Regular readers of this blog know that this year’s adventure is cycling. I biked through the winter as a participant in the Washington Area Bicyclist Association’s “Freezing Saddles” cchallenge. I even won a prize in the contest: some green coffee beans as part of “Bruno’s Coffee Challenge”, one of the “Side Bets and Pointless Prizes”. I thought I had a shot at the prize for most states biked in during the contest, but my achievement of nine states was outdone by someone else’s thirteen L.
Now Valerie has joined the cycling adventure! She recently gritted her teeth and bought herself a recumbent trike. Valerie has a big hesitation about spending money on herself for this sort of thing, a feeling I do not share for either her or myself. Recumbent bikes are a cool option for people who don’t want or can’t tolerate the pressure of sitting on a traditional bike seat, or who just like riding something unusual and different. Recumbent trikes are kind of the ultimate in unusual and different (well, other than maybe unicycles or velocipedes). They’re also very easy on aging bodies. Along those lines, I have noticed that the magazine ad for a local “active adult” community prominently features a silver-haired guy on a trike very similar to Valerie’s. They also happen to be a blast to ride. They’re kind of the Miata of bicycles. Miatas aren’t super fast, but being small and low to the ground and, they feel fast and are fun to drive hard and throw around. Likewise, the ‘bent trike feels fast even sitting still and has such a low center of gravity (and three wheels!) that you can be ride in a pretty nuts fashion with it. Unfortunately for me, Valerie has hers set for her height, which means I probably couldn’t even pedal it, let alone go berserk with it.
We’ve done a few rides so far – limited by an unusually cold spring and busy schedules. For a first ride we started at Bluemont Park and rode the connector trail to the Wilson Boulevard/George Mason McDonald’s, where we took a break for coffee and iced tea – and took our place among the geezers who hand out there and socialize (we were the only geezers with bikes). On our second ride we went to the same destination, but started from home. Valerie even muscled her way up the hill from the W&OD trail to our house!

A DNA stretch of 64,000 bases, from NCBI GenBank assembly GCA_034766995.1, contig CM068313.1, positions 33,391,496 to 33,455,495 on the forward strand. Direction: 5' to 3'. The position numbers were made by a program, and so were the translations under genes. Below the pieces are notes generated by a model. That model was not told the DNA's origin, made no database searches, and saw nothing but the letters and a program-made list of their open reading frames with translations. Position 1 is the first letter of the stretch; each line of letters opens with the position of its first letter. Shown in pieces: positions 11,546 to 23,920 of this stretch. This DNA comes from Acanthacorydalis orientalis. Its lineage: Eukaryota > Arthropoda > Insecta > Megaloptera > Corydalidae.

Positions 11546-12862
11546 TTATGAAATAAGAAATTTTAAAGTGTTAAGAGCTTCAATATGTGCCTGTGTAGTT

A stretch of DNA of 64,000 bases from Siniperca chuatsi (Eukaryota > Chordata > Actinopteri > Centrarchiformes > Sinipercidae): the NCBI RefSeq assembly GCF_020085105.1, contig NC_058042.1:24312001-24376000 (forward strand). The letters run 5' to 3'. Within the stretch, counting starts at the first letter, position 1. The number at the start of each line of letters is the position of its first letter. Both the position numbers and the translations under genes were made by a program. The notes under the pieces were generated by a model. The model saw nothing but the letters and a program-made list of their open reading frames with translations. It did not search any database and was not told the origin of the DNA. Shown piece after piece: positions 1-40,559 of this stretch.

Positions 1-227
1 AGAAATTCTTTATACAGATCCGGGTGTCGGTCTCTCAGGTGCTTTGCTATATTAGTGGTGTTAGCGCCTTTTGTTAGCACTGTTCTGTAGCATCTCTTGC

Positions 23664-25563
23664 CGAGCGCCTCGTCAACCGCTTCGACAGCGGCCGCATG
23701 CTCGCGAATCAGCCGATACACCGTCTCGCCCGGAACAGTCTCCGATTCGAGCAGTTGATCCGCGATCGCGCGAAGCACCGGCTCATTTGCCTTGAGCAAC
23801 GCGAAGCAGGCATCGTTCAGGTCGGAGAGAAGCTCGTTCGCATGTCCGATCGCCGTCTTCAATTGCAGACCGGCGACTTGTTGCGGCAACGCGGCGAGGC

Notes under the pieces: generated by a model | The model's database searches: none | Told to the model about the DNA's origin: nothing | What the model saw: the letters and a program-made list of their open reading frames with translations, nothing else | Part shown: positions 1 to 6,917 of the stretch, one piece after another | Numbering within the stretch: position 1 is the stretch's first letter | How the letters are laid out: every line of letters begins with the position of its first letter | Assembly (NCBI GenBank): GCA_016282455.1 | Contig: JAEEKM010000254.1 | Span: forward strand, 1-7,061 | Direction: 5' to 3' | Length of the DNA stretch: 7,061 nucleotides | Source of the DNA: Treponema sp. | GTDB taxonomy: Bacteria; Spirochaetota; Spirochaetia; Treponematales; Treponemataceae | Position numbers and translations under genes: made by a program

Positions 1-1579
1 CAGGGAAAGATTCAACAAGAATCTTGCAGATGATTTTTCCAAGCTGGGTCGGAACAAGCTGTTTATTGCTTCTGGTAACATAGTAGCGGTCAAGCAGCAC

Our third ride was something more special – we parked at Columbia Island and biked across the 14th St. Bridge to see the Cherry Blossoms. We set out early and were at the Tidal Basin a little before 8 AM, at which point it was already teeming with people and getting more crowded by the minute. Valerie’s preference was to ride her bike all the way around rather than locking up the bikes and walking. It turned out to be quite a feat to get all the way around the Tidal Basin by bike. It certainly helped to have a trike, on which you can stand still. It was too crowded for me to ride; I walked my bike all the way around. Valerie impressively bulldozed her way through the crowd, using her “teacher voice” to essentially order people out of her way and persisting in making continuous, if very slow, progress. I lost her in the crowd at one point, but we eventually met up near the Roosevelt Memorial. From there we stayed together back to Columbia Island.
When we arrived back at the marina the place was teeming with kayakers. Two Meetup groups were having their Cherry Blossom paddle. I felt a little pang of jealously, even though I had done a Cherry Blossom paddle just two days earlier and had just biked to the blossoms.
The best part of the outing is that Valerie submitted a photo of her on her trike in front of the blossoms to the trike manufacturer’s web site and won a t-shirt!
More adventures to come …